Knowing the Problem is Half the Solution

As Pat Karney, Director of MSD of Greater Cincinnati sees it, the very least a system should do is implement some level of real-time control using flow meters installed in strategic locations. Output to a PLC or other control mechanism would permit timely changes in overflow regulator settings and automatic activation of temporary, inflatable diversions, all to take advantage of a system’s inherent storage capacity when needed.

But he feels strongly that, to have an adequate MOM program, any system of reasonable size should have a computerized model accurately calibrated with carefully collected data. With a model, he suggested, system staff can simulate transfer between collection basins, for example, and predict if such a strategy is a reasonable assumption, then properly design and install the pump station to realize the strategy. Added Donovan, “We anticipate repeated situations where we will use the model to support cost-effective decisions when assessing small capital improvement projects.”

Donovan continued, “We’ve immediately realized a better understanding of the collection system, through all the rigorous site inspection and evaluation by John’s team. Many O&M issues were indirectly addressed during the meter installation and data collection process of the modeling project. We’ve discovered some I/I and constraint situations and have a good start on capacity evaluation. We’ve even realized some missing pipe and elevation information in our very good GIS system. One of the first applications of our dry weather data was in helping specify pumps needed for diversion during temporary projects.”Knowing the Problem is Half the Solution

As Pat Karney, Director of MSD of Greater Cincinnati sees it, the very least a system should do is implement some level of real-time control using flow meters installed in strategic locations. Output to a PLC or other control mechanism would permit timely changes in overflow regulator settings and automatic activation of temporary, inflatable diversions, all to take advantage of a system’s inherent storage capacity when needed.

But he feels strongly that, to have an adequate MOM program, any system of reasonable size should have a computerized model accurately calibrated with carefully collected data. With a model, he suggested, system staff can simulate transfer between collection basins, for example, and predict if such a strategy is a reasonable assumption, then properly design and install the pump station to realize the strategy. Added Donovan, “We anticipate repeated situations where we will use the model to support cost-effective decisions when assessing small capital improvement projects.”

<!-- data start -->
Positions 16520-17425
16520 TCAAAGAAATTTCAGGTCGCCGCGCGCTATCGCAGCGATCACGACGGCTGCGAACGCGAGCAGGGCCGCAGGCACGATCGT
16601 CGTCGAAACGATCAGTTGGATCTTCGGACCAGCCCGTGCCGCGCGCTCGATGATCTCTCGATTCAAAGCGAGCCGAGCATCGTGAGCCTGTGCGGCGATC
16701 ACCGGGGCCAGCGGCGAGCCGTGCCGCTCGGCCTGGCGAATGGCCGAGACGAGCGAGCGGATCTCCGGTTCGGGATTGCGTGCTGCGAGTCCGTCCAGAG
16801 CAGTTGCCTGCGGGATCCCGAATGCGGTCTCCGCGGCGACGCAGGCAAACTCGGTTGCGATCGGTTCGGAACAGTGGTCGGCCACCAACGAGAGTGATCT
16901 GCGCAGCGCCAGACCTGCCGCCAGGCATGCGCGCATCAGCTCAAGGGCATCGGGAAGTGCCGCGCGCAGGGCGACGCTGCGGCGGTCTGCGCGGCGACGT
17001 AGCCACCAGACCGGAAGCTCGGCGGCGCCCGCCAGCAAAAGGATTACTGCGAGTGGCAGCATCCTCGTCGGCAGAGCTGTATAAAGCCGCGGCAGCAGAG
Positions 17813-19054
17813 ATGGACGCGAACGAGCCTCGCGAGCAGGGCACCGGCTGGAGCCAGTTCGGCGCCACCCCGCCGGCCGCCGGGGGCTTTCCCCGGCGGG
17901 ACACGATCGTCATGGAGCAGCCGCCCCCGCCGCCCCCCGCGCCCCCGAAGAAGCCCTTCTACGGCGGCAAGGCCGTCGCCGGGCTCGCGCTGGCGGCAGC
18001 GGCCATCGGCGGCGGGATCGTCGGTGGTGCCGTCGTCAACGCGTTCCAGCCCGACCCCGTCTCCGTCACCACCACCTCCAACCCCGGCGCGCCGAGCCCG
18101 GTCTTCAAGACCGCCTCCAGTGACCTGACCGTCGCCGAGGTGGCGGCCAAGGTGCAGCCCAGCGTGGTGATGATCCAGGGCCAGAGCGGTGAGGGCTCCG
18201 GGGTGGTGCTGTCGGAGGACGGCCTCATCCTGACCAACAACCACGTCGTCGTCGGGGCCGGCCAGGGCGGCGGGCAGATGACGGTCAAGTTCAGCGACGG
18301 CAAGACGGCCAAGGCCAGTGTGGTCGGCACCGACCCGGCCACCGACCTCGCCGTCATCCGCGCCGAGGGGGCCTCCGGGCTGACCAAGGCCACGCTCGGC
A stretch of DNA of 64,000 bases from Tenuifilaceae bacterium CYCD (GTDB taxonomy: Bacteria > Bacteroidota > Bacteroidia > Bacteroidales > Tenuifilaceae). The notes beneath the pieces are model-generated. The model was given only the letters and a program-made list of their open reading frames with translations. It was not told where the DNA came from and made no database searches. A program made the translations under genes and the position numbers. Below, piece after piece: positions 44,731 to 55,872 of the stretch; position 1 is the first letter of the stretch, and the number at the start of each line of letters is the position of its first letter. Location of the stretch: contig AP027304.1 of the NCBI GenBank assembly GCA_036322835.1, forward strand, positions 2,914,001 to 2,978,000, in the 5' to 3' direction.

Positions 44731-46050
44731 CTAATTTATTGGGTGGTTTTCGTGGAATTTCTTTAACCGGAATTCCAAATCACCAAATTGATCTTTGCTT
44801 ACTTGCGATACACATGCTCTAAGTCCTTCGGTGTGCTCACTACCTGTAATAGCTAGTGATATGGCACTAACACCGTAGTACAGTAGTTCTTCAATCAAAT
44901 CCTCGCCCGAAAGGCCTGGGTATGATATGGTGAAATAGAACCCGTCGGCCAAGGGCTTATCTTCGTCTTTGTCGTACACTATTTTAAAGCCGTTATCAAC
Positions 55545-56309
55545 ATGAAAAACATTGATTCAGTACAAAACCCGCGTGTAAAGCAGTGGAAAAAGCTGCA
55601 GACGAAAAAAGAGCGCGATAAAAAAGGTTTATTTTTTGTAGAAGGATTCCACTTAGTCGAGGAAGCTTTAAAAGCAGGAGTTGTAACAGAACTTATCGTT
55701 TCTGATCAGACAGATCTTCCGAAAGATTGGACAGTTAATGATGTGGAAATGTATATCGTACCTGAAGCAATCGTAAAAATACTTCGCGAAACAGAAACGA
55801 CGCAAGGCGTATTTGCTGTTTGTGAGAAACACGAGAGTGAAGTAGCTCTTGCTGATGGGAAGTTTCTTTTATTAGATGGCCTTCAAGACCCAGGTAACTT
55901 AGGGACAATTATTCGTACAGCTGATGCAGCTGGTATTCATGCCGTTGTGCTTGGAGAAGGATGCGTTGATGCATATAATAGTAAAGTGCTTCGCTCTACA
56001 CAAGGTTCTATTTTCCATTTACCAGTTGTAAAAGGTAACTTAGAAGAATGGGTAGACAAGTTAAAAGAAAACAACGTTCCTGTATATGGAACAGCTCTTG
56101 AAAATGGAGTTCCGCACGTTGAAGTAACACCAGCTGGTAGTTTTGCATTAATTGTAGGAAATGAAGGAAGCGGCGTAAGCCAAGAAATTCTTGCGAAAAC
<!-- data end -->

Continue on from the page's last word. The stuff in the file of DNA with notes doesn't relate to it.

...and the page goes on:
Donovan continued, “We’ve immediately realized a better understanding of the collection system, through all the rigorous site inspection and evaluation by John’s team. Many O&M issues were indirectly addressed during the meter installation and data collection process of the modeling project. We’ve discovered some I/I and constraint situations and have a good start on capacity evaluation. We’ve even realized some missing pipe and elevation information in our very good GIS system. One of the first applications of our dry weather data was in helping specify pumps needed for diversion during temporary projects.”

Yet MSDGC anticipates the ability to accurately predict system response and implement appropriate operations measures will be the most significant benefit of the SWM. Real-time response capability will help control sanitary sewer overflows (SSOs), combined sewer overflows (CSOs), the health and environmental risks they pose, and support affirmative defense. Doing the Right Thing Creation and application of the SWM is what Karney considers Best Management Practices for his system. “We’re not waiting for a regulator’s definition of BMPs,” emphasized Karney. “Every system is different and has a unique topography, personnel and resources, and history of problems. We strongly believe a critical self-assessment that focuses on our system, and not a system six states from here, is the best way to determine our BMPs. We scrutinize what the Ôbest of the best’ are doing, steal what we can that suits our system, and create customized solutions where we need to. Brown and Caldwell environmental consultants are helping us do that. We’re doing the right thing for MSDGC, and we’re positioning ourselves well for anyone else’s definition of BMPs, too.” For more on the MSDGC system wide model.